In an effort to regulate the influx of foreign workers in Singapore, foreign worker levies will be increased in 2012, for the second year since 2010. This year’s Budget statement, read out in Parliament on 17 February 2012 by Deputy Prime Minister and Minister for Finance Mr Tharman Shanmugaratnam, also included measures to reduce Dependancy Ratio Ceilings (DPC) on foreign worker inflow. A 5% reduction in DPC will be implemented across all sectors with effect from 1 July 2012 for new workers, and 30 June 2014 for existing workers.
Foreign workers constituted about 31% of Singapore’s labour force in 2011. According to the Ministry of Manpower, dependence on foreign manpower has grown by 7.5% per annum over the last two years. Speaking in Parliament, Mr Tharman explained, “Last year, we accentuated the programme because we realised the foreign worker growth was very rapid. This year, we are taking a further step, a calibrated reduction of the dependency ratio ceiling, again because the growth of foreign workers continues to be rapid … much more rapid that our own local workforce”.
This is a move in reverse to the government’s open policy of foreign labour employment implemented over the past decade. Minister Mentor, Lee Kuan Yew recently warned against reducing the number of foreign workers drastically, warning of “low growth, maybe even zero growth” for Singapore as a result. Foreign workers are credited to be integral to Singapore’s rapid economic development, allowing for reduced labour costs and filling jobs in the construction and service sectors.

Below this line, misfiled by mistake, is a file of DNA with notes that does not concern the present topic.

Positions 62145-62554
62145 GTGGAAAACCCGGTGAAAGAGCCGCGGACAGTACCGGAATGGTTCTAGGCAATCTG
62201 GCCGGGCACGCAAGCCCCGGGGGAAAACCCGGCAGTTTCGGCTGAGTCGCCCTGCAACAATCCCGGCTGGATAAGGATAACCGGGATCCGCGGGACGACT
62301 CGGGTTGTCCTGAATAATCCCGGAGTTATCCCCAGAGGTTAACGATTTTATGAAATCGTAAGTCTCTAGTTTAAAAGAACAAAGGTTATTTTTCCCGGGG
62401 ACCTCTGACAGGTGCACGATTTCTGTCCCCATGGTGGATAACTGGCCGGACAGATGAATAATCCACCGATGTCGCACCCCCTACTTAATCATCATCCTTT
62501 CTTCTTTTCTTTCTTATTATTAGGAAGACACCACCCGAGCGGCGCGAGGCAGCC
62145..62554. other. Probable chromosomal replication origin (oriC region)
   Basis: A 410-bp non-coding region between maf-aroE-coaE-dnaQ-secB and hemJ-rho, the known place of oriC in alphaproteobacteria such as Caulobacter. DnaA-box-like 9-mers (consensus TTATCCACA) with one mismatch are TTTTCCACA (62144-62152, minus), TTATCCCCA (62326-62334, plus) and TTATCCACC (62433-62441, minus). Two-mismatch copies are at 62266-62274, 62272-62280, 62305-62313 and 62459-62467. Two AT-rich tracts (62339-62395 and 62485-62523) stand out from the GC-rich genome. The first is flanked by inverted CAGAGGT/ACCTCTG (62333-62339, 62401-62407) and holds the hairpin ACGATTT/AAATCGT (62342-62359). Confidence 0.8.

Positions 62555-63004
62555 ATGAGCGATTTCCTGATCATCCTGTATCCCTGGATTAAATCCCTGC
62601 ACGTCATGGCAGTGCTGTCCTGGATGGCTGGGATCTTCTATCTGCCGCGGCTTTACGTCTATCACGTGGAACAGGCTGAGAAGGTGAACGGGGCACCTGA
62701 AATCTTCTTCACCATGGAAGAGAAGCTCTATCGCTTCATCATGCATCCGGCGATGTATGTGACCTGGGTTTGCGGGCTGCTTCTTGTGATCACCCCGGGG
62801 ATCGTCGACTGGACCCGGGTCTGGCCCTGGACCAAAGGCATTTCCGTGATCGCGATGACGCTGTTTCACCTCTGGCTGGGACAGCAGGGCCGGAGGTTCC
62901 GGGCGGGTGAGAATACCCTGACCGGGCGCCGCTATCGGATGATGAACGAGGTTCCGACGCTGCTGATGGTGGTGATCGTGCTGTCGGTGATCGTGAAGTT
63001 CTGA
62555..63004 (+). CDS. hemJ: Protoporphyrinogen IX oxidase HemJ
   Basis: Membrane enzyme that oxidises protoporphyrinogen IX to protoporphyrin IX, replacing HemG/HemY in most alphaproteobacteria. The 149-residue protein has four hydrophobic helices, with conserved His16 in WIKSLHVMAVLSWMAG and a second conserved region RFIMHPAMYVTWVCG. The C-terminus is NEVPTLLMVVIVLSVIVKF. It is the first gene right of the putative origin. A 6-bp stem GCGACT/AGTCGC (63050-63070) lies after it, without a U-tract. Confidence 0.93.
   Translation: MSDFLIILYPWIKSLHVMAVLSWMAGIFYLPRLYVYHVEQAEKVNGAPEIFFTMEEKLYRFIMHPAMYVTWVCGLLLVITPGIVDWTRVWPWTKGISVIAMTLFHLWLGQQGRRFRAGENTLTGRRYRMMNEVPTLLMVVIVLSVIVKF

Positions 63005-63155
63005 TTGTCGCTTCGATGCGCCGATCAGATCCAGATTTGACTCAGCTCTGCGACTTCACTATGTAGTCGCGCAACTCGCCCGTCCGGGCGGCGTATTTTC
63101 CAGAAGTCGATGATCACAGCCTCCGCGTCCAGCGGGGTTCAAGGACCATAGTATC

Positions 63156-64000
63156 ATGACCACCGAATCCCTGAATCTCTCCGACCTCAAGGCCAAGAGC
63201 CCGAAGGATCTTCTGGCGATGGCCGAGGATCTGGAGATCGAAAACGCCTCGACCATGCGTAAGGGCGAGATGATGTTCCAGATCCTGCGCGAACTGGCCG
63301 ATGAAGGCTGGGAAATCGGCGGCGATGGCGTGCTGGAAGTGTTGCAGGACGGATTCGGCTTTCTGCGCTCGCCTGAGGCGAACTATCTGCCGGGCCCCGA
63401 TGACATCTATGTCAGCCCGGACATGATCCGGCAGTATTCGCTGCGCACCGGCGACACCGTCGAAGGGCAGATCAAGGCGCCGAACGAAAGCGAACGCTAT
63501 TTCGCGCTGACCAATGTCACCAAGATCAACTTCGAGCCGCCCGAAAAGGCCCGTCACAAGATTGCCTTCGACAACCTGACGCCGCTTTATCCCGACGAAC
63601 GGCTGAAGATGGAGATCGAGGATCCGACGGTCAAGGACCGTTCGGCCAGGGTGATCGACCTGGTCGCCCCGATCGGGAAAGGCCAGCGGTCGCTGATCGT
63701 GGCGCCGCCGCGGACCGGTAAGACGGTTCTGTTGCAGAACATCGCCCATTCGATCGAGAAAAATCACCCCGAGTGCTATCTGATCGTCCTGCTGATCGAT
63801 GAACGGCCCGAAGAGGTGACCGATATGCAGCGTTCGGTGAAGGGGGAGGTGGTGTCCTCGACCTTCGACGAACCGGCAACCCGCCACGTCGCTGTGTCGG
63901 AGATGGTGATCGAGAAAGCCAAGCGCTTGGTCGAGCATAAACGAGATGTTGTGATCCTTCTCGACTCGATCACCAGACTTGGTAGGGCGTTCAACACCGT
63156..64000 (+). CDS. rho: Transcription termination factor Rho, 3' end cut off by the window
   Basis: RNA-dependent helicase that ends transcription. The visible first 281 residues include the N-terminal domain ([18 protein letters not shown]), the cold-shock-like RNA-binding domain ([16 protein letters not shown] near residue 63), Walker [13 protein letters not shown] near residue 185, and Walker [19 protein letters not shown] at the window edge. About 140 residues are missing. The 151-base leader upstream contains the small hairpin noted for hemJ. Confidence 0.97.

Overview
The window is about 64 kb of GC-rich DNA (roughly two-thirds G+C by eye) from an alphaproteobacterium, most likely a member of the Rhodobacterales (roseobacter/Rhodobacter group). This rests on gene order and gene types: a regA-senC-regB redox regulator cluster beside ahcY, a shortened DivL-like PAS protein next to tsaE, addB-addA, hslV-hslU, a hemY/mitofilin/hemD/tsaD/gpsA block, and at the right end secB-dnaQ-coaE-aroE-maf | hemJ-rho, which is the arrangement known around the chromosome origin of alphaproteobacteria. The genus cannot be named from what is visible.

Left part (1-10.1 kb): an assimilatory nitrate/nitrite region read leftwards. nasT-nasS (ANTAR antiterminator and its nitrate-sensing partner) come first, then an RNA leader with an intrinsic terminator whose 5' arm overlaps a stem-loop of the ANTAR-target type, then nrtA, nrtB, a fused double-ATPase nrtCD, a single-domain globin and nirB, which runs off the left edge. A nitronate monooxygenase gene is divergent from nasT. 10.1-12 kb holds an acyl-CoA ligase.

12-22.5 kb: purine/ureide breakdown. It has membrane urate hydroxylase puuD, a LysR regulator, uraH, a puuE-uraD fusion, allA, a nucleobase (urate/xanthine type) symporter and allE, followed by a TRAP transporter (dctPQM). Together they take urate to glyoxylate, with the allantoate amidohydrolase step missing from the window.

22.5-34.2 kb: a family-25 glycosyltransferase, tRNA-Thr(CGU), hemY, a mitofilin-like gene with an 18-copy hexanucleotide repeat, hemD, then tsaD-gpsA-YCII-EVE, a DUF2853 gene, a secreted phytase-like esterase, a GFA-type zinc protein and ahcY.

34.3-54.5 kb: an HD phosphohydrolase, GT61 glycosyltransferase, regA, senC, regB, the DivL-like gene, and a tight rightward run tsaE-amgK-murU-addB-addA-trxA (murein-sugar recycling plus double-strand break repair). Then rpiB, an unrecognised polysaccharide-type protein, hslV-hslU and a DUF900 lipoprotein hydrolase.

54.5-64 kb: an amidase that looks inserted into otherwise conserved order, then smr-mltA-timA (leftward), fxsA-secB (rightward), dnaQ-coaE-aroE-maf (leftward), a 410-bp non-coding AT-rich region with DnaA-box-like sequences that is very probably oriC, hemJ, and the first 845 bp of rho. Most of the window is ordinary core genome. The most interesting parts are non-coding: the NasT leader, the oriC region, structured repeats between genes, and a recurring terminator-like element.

However, over the years, Singaporeans have aired their criticisms of this policy. Foreign workers have been named the cause of rising property prices, strain on the country’s infrastructure and increased competition for jobs. Local blogger, Deadpris, wrote in a blog post about the implications of companies employing more foreign workers that “All in all, we do need foreign workers in Singapore, but not at the expense of affecting the livelihood and quality of life of other Singaporeans living here like you and I.”
In view of the 2011 General Elections, where opposition parties like the Singapore Democratic Party used this issue as a point of criticism against the ruling party, it is increasingly important for the government to balance citizens’ sentiments and arguably, standard of living, with economic progress.
The gradual reduction in dependency on foreign workers may be a way to placate the Singaporean public and encourage companies not to rely solely on lower operation costs, but to invest in productivity improvement measures such as training and upgrading. With the increase in levies and reduction of DPC, Mr Tharman also acknowledged that parliament members’ proposal to retain older, more experienced workers who have been trained for a longer period of time has merit as it help raises productivity, and this policy will be reviewed by the Ministry of Manpower.
Whether Singaporeans will feel the pinch from increased operations costs or be relieved of rising property inflation and competition remains to be seen as these measures are yet in their infancy. The next few years will be telling of the impact of less foreign workers on Singapore’s economy.